But My Accountant Said I Don’t Need A Broker…
Selling your practice through the auspices of an accountant may sound like a great idea, however, it can actually cost you a lot of money and wasted time. It is true that some accountants have great access to many younger dental clients looking to buy; and it is also true that they won’t (or should I say legally can’t) charge you a commission. However, accountants like anyone else, are in business for themselves and are not inclined to provide their services for free – there is always motive. The truth of the matter is someone will pay, and unfortunately it is almost always the seller. Apart from the financial ramifications, there are also several other dangers related to using an accountant to sell your practice. Certainly, accountants should be an important part of the selling process, they just should not be the ones transacting the deals. The following highlight some of the real problems we have encountered when accountants take on the role of brokers.
Conflict of Interest: Accountants typically bring a seller and a buyer together. Usually both the seller and the buyer are accountant’s clients. This means that the accountant is acting for both the buyer and the seller which actually creates a conflict of interest. The conflict is exacerbated by the fact that the accountant has a vested interest in favouring the buyer in the transaction. The seller is at the end of his career and will shortly cease to be a source of revenue for the accountant, the buyer on the other hand is just at the beginning of his career and will likely be a long-term source of revenue for the accountant. It is in the accountant’s own best interest to “slant” the deal in favour of the buyer. We are aware of situations where a seller has obtained a third-party appraisal only to find out that the real value of their practice was hundreds of thousand dollars more than the asking price suggested by the accountant.
Limited Market: As many clients as accountants have, they will never have as many possible candidates as any of the brokers. In a market where multiple offers and bidding wars are common, an internal sale by an accountant virtually eliminates the possibility. Currently it is not uncommon for practices to sell for as much as 10% to 25% above the asking price. A sale designed to benefit an in-house client means that your practice will never have the opportunity to test the open market for multiple offers above your asking price.
Legality: Depending on the structure of the sale, it is possible that the accountant may actually be in violation of the law. It is a regulation in Ontario that anyone selling real property (any practice assets and any real estate) must hold a license with the Real Estate Council of Ontario. A non-licenced individual who sells real property is technically in violation of this law (Lawyers excluded). The fact that your accountant may hold little regard for this fact, in my opinion, does not make for a trusting foundation upon which I would want to build the sale of my practice.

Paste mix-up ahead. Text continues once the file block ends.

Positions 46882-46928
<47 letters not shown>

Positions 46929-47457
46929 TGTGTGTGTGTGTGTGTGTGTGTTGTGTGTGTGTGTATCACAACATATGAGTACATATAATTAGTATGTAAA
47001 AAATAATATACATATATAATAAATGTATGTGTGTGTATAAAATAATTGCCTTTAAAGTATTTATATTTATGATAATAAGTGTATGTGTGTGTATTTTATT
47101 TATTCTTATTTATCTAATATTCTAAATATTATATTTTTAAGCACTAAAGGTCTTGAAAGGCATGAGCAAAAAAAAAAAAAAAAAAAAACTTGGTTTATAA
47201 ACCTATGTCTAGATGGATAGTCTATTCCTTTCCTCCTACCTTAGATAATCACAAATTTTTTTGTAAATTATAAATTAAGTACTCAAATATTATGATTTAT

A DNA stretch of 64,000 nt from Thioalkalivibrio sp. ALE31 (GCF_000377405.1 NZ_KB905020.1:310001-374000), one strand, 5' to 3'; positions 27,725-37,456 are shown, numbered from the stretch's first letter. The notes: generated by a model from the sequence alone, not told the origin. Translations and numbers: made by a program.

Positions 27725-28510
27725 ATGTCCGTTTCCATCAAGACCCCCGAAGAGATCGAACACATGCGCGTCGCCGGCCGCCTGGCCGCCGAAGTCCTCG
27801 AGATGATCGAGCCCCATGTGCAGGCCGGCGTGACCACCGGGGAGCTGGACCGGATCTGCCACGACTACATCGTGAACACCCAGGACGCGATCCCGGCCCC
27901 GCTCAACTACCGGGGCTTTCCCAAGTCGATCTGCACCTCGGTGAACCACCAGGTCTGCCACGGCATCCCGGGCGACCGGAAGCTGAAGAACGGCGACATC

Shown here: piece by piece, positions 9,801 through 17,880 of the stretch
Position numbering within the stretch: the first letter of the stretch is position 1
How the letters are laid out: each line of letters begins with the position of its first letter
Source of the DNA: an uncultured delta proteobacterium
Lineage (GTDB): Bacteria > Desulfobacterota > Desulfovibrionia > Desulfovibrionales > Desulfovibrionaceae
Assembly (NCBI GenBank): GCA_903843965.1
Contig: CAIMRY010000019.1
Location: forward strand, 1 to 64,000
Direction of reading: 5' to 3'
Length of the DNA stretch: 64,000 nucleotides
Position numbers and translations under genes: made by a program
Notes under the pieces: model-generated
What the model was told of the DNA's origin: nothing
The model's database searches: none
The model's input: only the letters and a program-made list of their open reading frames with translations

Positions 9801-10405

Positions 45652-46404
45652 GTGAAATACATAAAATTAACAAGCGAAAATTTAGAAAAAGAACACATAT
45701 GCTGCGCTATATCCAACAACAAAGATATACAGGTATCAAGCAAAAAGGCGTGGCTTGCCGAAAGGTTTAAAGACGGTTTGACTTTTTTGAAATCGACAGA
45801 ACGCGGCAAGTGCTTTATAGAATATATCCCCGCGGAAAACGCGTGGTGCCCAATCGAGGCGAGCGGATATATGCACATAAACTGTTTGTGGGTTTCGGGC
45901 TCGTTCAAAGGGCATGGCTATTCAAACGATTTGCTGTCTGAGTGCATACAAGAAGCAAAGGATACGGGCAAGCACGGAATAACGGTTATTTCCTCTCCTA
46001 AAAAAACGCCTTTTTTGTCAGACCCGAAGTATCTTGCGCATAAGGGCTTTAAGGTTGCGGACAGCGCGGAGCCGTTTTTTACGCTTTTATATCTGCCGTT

Protection: Every licenced broker and salesperson carries errors and omissions insurance which they acquire as part of their registration process. This insurance is there specifically to protect the seller and the buyer against any errors or omissions that may be made by the broker or salesperson. Obviously, accountants do not carry errors and omissions insurance for real estate and business brokerage given that they are not supposed participate in those activities. The real implication to both the seller and the buyer, but mostly the seller, is that if there is a screw-up you would have to sue your accountant for the damages – a process which people would prefer to avoid.
Experience: Closing the purchase and sale of a dental office is a complex affair which is primarily handled by the lawyers. During the course of this process, there inevitably are issues that need further negotiation on the part of the broker and usually the buyer or their accountant. Brokers enter these kinds of negotiations all the time – accountants, probably not. All Brokers do is facilitate the buying and selling of dental practices, so they get really good at it. Their experience can help the seller avoid tricky clauses and conditions that would be beneficial only to the Purchaser.
All in all, like lawyers, we can’t exist without them and they do provide a very valuable service in the buying and selling process. Where you do need to be careful, however, is when they step outside of their normal areas of service and expertise. This is particularly true of accountants when they try to get in the middle of a practice sale.